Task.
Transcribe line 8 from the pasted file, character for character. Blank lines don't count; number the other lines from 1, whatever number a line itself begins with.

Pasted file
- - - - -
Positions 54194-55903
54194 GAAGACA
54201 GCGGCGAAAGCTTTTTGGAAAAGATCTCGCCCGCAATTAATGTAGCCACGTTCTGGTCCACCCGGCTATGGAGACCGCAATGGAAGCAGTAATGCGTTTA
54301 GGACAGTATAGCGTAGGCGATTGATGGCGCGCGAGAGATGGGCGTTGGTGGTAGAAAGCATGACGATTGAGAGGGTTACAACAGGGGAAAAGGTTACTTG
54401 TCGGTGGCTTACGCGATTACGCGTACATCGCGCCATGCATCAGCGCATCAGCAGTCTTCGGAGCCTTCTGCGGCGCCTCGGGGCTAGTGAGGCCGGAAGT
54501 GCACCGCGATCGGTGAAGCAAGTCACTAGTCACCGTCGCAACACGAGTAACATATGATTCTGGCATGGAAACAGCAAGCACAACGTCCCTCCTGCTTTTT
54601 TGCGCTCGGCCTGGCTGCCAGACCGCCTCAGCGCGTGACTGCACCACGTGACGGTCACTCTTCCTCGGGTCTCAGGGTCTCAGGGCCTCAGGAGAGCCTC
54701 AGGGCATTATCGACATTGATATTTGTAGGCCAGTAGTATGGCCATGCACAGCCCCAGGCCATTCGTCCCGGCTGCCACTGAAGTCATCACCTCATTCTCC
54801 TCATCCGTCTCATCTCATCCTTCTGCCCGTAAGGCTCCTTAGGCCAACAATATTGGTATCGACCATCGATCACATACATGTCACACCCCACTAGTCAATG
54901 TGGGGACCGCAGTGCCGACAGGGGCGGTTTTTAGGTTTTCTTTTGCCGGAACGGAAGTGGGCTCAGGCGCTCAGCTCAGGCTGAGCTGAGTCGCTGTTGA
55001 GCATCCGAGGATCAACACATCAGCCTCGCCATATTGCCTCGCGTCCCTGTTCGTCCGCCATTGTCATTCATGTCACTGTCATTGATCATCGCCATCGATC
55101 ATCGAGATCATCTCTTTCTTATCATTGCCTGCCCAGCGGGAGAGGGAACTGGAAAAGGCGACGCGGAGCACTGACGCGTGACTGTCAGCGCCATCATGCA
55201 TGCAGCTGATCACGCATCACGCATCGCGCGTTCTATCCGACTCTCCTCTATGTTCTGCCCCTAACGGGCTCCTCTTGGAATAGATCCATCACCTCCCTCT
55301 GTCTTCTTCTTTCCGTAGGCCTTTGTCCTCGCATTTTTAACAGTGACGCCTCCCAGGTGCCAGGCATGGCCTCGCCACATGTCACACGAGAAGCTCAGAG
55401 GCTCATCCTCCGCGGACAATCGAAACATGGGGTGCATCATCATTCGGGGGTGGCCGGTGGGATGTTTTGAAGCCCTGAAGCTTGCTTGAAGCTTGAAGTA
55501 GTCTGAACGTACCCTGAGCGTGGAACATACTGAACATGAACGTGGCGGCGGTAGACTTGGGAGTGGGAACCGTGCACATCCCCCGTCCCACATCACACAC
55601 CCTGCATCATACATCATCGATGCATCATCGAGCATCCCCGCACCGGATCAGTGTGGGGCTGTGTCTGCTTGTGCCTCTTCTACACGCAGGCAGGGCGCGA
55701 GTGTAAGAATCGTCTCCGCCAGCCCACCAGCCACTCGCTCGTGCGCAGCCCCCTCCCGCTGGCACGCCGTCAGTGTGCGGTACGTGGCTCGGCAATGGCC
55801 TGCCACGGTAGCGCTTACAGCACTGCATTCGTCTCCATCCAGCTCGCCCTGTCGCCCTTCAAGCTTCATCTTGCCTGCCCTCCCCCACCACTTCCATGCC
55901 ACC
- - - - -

54701 AGGGCATTATCGACATTGATATTTGTAGGCCAGTAGTATGGCCATGCACAGCCCCAGGCCATTCGTCCCGGCTGCCACTGAAGTCATCACCTCATTCTCC